Monday, 17 December 2018

SNSA - Fife Council Votes To Withdraw

Thursday's full Council meeting saw Fife vote to withdraw from P1 SNSA. After a process that saw a vote to withdraw back in October, which was then overturned at the Education & Children's Services Committee then following a call-in to the Scrutiny Committee by my colleague Cllr Richard Watt we got to last Thursday. 

Going through the debate again and questions being asked of lead officers who attended the Council meeting a vote was held. Tabled by the Labour group and agreed by the rest of us, with the exception of the SNP, Fife Council vote to withdraw the testing of Primary 1 children using this method of assessment.

I was nominated by Cllr Watt to speak to the call-in item two weeks ago at the Scrutiny Committee where I outlined why I believed these assessments are not appropriate for Primary 1 pupils and why I believe it is possible for the local authority to withdraw. The link to what I said at Scrutiny can be found here - http://www.kathleenleslie.co.uk/2018/12/p1-snsa-scrutiny-committee.html

Below is the text of what I said on Thursday followed by some links following the vote. I absolutely believe this was the correct decision. The more that I researched this the more convinced I have become that no Primary 1 pupil should be sitting a numeracy assessment of 32 minutes and a literacy assessment of 44 minutes. This goes against the philosophy of Curriculum for Excellence and is not conducive to the learning of such a young child. 

Speech to Council:

SNSA

Today, for the fourth time I am speaking out against P1 SNSA. Having spent a considerable of time these past couple of months reading the evidence, which continues to grow, as to why these assessments are completely unsuitable, educationally flawed and potentially damaging to the well-being of Primary 1 children, I am yet further persuaded that we must halt SNSA for P1 now.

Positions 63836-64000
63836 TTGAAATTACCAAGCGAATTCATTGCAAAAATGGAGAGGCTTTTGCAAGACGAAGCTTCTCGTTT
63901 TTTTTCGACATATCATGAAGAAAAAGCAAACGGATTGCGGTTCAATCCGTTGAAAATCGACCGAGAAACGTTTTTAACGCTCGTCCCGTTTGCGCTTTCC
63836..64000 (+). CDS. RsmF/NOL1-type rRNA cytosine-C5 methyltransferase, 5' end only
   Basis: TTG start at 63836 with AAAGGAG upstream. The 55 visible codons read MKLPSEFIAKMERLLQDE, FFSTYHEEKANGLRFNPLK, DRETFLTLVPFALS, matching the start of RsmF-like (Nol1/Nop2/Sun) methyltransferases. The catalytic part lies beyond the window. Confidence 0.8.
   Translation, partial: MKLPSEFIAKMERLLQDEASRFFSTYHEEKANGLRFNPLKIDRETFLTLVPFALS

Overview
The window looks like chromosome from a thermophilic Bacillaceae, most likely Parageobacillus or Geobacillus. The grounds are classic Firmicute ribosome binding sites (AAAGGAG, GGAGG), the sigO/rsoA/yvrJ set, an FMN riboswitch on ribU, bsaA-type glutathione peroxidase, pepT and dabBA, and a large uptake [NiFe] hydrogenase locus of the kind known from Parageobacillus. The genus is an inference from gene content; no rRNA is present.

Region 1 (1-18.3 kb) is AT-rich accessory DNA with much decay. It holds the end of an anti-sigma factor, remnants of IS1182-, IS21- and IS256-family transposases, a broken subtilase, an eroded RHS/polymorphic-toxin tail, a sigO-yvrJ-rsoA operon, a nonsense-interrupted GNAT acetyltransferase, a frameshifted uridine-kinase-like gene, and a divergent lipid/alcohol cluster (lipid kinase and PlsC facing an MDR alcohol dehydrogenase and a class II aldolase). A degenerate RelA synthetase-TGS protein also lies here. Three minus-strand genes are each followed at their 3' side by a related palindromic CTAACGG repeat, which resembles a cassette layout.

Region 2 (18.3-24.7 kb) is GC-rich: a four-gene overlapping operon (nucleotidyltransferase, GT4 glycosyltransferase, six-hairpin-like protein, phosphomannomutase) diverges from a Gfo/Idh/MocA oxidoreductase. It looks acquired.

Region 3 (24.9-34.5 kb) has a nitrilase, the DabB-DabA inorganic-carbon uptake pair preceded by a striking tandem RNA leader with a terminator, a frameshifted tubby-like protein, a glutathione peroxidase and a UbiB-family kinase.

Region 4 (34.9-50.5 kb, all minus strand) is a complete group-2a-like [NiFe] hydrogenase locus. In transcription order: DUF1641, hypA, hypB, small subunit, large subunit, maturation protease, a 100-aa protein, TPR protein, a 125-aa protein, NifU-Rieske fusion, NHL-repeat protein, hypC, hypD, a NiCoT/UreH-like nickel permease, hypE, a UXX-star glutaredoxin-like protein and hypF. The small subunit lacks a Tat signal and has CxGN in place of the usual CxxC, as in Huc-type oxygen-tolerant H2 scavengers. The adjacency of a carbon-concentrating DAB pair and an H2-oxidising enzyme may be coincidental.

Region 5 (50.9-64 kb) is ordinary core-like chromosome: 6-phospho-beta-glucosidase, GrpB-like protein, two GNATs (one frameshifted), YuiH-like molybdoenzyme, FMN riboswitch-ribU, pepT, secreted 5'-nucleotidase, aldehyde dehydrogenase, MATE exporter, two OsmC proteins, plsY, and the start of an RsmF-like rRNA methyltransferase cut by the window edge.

There are two parts to what I will say today. The first being the case against SNSA for P1 and the second why I believe Fife Council can withdraw from these assessments. 

Play Scotland has stated that it is “tests of opportunities, exploration and everyday adventures” that matter not academic tests in Primary 1. One of the earliest documents produced for the Early Years was Building the Curriculum 2 which stated “A key message is that approaches to fostering learning need to be flexible to take account of the needs of the child, and will change as children develop”[2]. Unfortunately, these assessments are not flexible and they take up time where tests of opportunities and exploration could be taking place instead. Even worse, feedback from teachers in Fife released under the FOI have cited that alignment with Experiences & Outcomes and the benchmarks for P1 are difficult to see and that “assessments are narrow and do not reflect the principles of CfE”.

Very explicit examples of concerns about SNSA here in Fife are within the 700 pages of the FOI request. I would urge that you look at it. 

Whilst claims of distressed children have been dismissed by more than one councillor I would direct them to the Scottish Government’s own SNSA User Review which notes at paragraph 30: “Some teachers reported that children found the assessments upsetting.” 

Is it any wonder? On the Scottish Government’s own User Review, the average time for the assessments are 32 mins for numeracy and 44 mins for literacy. How are these administered in a busy classroom of 30 P1 children? In Fife, despite claims of no assessment windows, the feedback is clear “tests carried out en masse” and “The Council set out the timings” continuing “It was decided by management with minimum notice given to staff”. “All pupils have to complete them in May regardless of readiness” – that confirms what the Scottish Government’s User Review states – that 16,000 assessments were taken in one day in May across the country. Others commented the impact on learning and teaching with a SFL teacher having to take groups of children to do the assessments.